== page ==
Changing infrastructure is generally the first draw for any enterprise zero trust initiative, separating resources on the network that traditionally had carte blanche access to anything it could ping. NIST, other government agencies, and industry bodies point towards the policy enforcement point (PEP) as the gateway device or service that performs this separation, gating access based on different authentication and authorization requirements, depending on the sensitivity of the resource.
But zero trust is much larger than just a change in infrastructure. For some, it means covering all angles of business and technology, removing implicit trust from processes, and forcing verification where once one assumed “things should be ok.”
Even though everyone within the IT and security industries sees the need for zero trust to combat today’s malware and ransomware threats, not everybody has the resources or the business backing to do it full-scale.
I will cover five little-to-no-cost “zero-trusty” type policy and administration changes that any IT organization can take to start down the zero trust path.
Protect admin accounts
Assume breach is one of the core tenets of zero trust. Don’t give the attackers a leg up by making privileged accounts easy to steal after they have breached your network.
- Separate admin accounts with enforced MFA (you should have done this a decade ago!)
- Enact a policy dictating that server and network admins need to administer their systems from administrator jump boxes or Privileged Administrator Workstations (PAWS) that are locked down and have common attack vectors mitigated (e.g., no or limited internet access plus MS Office, PDF file, and email access actively denied).
- Enforce that policy by denying local logon rights to admin accounts on normal workstations.
Admins will have a hard time adjusting to this policy, but it is just too easy to steal the hash of an admin account from a compromised workstation, even if protected by physical MFA.
Harden workstations and reduce lateral movement threats
Though this topic is common knowledge, some policies go further and assume that the workstations will be breached. The intent is to make it much harder for an attacker to move laterally. Call it a zero-trust move, but more from a logical standpoint.
- Removing local administrator rights from user workstations can be difficult but must be considered.
- Configure workstation firewall policies such that only Client-to-Server communications are permitted. Windows firewall is set to the Public profile at all times, blocking inbound connections, even from other corporate workstations and servers.
- Only allow the assigned user to log on locally to the workstation, not highly populated groups like Domain Users.
These will require adjustments to many different procedures you may have, like the helpdesk connecting to an employee's machine for support, whether it be through a remote desktop or connecting to WMI or C$ shares. Though this makes support easier, it also enables attackers and the proliferation of ransomware. For auditing and shipping logs purposes, consider pushes from the workstations instead of pulls from a central repository.
Managed workstation policy
Apart from traditional VPN access, many enterprises allow access to corporate materials from unmanaged devices, whether grandma’s PC or their own mobile device. These policies should be rethought as it opens the door for stolen credentials to be used to gain access to resources. Make this access more difficult and expensive by ensuring corporate credentials can only be used on registered, managed devices. VIPs and execs especially won’t like this, but they must consider themselves targets of attacks and abide by this policy. This is zero trust towards users and handling of their credentials.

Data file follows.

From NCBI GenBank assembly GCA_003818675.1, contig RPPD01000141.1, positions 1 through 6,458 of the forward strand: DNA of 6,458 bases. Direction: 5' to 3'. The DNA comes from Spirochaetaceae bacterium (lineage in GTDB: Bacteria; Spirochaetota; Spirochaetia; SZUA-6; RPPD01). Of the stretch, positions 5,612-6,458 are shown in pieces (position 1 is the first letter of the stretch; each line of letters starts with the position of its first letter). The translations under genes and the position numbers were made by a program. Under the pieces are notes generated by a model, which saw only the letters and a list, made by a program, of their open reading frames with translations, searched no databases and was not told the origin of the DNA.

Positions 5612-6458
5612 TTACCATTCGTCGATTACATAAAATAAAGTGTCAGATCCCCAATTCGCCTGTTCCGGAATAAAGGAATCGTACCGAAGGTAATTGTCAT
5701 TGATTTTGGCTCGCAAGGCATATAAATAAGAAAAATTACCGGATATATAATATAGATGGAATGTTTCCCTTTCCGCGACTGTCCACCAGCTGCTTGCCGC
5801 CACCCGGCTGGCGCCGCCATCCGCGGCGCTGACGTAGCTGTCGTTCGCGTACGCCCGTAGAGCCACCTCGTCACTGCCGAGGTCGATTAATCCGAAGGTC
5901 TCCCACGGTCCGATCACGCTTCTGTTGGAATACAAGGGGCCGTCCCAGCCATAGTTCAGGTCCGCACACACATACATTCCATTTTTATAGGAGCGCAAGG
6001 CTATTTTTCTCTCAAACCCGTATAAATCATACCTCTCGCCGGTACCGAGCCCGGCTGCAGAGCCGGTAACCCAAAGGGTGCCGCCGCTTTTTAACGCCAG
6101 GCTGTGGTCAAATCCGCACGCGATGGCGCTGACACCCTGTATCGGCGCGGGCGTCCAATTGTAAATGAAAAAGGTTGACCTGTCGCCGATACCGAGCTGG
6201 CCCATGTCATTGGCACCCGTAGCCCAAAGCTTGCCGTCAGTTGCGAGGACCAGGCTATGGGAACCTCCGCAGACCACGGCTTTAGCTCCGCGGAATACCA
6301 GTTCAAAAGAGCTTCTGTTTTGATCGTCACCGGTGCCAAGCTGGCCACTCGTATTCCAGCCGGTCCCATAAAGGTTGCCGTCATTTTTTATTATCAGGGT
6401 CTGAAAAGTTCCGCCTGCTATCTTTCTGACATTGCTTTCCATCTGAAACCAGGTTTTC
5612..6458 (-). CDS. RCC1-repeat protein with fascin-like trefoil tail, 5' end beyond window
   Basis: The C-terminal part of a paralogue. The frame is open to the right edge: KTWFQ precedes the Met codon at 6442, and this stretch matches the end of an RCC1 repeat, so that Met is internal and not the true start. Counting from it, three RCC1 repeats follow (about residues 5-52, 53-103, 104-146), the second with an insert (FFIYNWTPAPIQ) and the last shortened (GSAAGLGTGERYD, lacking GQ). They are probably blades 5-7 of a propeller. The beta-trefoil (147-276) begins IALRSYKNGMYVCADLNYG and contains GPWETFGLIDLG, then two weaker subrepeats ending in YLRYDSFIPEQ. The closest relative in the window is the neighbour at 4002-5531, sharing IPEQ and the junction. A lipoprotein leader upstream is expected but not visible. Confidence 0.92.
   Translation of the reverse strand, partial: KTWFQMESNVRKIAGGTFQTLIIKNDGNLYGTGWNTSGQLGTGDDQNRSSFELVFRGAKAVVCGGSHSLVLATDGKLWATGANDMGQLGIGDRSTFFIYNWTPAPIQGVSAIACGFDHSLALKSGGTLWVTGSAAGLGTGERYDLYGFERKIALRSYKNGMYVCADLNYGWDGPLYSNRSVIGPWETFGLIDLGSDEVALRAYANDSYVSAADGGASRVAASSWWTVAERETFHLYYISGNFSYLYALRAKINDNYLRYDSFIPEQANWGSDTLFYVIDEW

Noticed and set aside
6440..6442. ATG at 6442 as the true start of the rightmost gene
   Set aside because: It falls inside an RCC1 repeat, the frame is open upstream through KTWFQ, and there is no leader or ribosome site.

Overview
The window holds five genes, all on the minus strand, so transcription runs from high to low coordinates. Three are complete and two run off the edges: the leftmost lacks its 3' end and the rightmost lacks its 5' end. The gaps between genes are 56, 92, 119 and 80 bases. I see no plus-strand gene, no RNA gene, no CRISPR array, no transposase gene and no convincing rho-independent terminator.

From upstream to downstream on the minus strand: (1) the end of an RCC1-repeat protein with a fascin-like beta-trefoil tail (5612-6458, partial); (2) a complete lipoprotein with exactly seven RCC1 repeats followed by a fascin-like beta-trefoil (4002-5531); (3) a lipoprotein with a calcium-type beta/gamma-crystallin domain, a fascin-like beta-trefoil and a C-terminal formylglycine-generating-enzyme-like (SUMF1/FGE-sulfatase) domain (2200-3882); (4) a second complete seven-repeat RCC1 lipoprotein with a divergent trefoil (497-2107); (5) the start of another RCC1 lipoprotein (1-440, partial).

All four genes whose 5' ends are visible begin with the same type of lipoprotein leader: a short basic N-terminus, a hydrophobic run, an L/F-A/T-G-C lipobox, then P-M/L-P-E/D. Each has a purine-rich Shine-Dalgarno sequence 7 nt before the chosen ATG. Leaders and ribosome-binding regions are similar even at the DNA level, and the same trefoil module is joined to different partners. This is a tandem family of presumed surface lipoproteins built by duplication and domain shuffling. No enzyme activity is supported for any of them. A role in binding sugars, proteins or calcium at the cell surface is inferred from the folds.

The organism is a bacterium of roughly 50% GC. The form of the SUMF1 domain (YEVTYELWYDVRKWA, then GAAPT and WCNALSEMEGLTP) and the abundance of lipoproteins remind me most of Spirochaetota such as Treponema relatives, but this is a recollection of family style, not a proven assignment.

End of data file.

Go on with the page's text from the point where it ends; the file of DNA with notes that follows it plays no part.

Make social engineering more difficult
Many recent attacks started with an enterprise helpdesk employee or contractor gaining access through a social engineering effort: “I forgot my password and lost my MFA device...”
Policies enforced through workflow automation tools are integral to removing any discretion allowing a first-line support person to be tricked. Ensure that second-level approvals are required for any account resets allowing elevated access. More here on this topic. Zero trust towards human discretion and for the person on the other end of the phone.
Assume breach again. If an attacker can’t gain access or move laterally throughout the network via stolen credentials, the next step for them is to look for vulnerabilities. An aggressive patching strategy ensures published vulnerabilities cannot be used to gain access or move throughout the network once breached. Though different strategies need to be adopted depending on the types of devices, the message is the same: Early and often, balancing risk to the business of something breaking and risk of the device or service being compromised.
An example strategy for end user devices is as follows:
- An early adopters group receives patches on day zero
- A stage-2 pilot group receives patches on day three
- The rest of the users receives patches on day seven
The key to success is the pilot group being large, dispersed amongst different departments, and most of all IT-friendly to cover as much application capability testing as possible. Support for the cause can be raised through offering these people a carrot, in the form of the latest and greatest devices, first upgrades to new OS’, software upgrades, etc.
Wrapping it up
Though the reason for starting a zero trust transformation journey is much bigger than just to combat ransomware, that is the sole reason why many enterprises start the journey, and the good news is that many steps down this path can be taken without spending any cold-hard cash, we just need to change our network perimeter security ideals that we’ve lived with for the past 20-30 years.
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